Acidic ingredients, like vinegars and citrus fruits, work well with potatoes, says Harvey. “Crispy potatoes almost always pair well with citrus. Patatas bravas are elevated with a squeeze of lemon juice. Potato tostones are wonderful with chile-lime salt, and even in potato tamales, just a squeeze of lime juice makes a rich dish more balanced,” he says. “Acid is important in all forms of cooking, but particularly in plant-forward cuisine, where you must think of ways to introduce as much flavor as possible.”


Skin-on sliced potatoes replace tortilla chips in this creative play on a Mexican comfort food: Potato Chilaquiles star fried potato slices baked in red salsa topped with Cotija, avocado, crema, a sunny-side egg and potato “chorizo.”


Chilaquiles are one of those superstar dishes from Mexico that offers a lot of room for interpretation, thanks to its straightforward build, along with a dialed up crave factor. “Chilaquiles are deceptively simple,” says Harvey. “They’re crispy chips tossed in a smoky and flavorful chile sauce eaten with eggs. The texture, the flavor and comforting aspect just screams for a potato adaptation.” Potato Chilaquiles offer a Mexican mash-up, with the classic rich Mexican flavor combinations, but use crispy potatoes instead of tortilla chips as the foundation. Potato slices are tossed in chile powder, vinegar powder, garlic and other spices, and then baked until super crispy. Next, they’re simmered in a skillet with a chile verde sauce, topped with Cotija, a sunny-side egg, avocado, Mexican crema, radish and cilantro.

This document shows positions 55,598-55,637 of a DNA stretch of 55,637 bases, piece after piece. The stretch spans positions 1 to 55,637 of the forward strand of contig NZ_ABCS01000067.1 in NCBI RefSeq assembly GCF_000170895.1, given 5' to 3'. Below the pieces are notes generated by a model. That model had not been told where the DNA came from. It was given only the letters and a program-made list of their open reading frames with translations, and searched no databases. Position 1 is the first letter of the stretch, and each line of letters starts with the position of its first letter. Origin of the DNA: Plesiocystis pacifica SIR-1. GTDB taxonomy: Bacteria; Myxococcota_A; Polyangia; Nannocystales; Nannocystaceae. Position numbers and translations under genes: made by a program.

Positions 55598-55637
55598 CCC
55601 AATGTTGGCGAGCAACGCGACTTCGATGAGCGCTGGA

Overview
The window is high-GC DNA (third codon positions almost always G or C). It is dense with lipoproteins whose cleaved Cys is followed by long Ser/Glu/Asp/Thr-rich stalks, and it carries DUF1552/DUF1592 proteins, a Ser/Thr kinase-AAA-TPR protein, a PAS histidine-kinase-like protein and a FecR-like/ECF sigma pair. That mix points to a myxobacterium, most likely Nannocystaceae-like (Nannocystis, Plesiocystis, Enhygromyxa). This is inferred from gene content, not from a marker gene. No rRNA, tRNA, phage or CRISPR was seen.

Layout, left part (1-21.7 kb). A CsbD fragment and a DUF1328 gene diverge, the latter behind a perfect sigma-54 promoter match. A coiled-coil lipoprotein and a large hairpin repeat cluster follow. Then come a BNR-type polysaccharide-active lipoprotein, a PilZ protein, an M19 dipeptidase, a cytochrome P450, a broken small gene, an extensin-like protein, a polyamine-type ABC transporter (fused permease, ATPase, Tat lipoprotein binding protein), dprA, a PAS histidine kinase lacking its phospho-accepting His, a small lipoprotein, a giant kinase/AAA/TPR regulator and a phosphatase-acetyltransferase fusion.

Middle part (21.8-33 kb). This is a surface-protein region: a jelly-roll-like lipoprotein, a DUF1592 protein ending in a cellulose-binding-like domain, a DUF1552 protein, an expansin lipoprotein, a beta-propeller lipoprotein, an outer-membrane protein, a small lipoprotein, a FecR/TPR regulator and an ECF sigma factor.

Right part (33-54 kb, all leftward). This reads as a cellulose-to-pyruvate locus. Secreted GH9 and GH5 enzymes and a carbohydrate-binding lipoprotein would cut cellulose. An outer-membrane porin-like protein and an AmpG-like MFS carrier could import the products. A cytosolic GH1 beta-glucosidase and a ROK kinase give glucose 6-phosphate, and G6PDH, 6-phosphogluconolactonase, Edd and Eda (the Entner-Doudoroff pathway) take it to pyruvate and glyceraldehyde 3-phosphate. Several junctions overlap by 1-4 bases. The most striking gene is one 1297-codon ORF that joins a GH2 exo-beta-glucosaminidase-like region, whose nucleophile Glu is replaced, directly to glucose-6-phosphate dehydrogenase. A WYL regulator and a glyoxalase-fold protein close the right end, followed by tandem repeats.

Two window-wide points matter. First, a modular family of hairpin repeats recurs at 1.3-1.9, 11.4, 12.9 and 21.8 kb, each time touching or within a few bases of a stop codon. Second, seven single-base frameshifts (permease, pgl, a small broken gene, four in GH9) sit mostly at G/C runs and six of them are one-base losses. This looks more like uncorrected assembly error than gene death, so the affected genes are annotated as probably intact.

A topping of flavorful potato “chorizo” ensures this dish’s positioning as a plant-based option—baked “tater drums” are shredded and tossed with chile de árbol, paprika, pepper, granulated garlic salt and vinegar powder, then drizzled with oil and baked until crispy. “The ‘chorizo’ is a great way to add texture and flavor,” says Harvey. Applications extend beyond the chilaquiles. He suggests adding it to breakfast burritos, tacos, salads, or atop elotes.

Featuring potatoes in a chilaquiles build not only lends a creative spin, it can also help curb food waste. “You may have a partially slack-thawed bag of tots. Why not use them for this instead of discarding it?”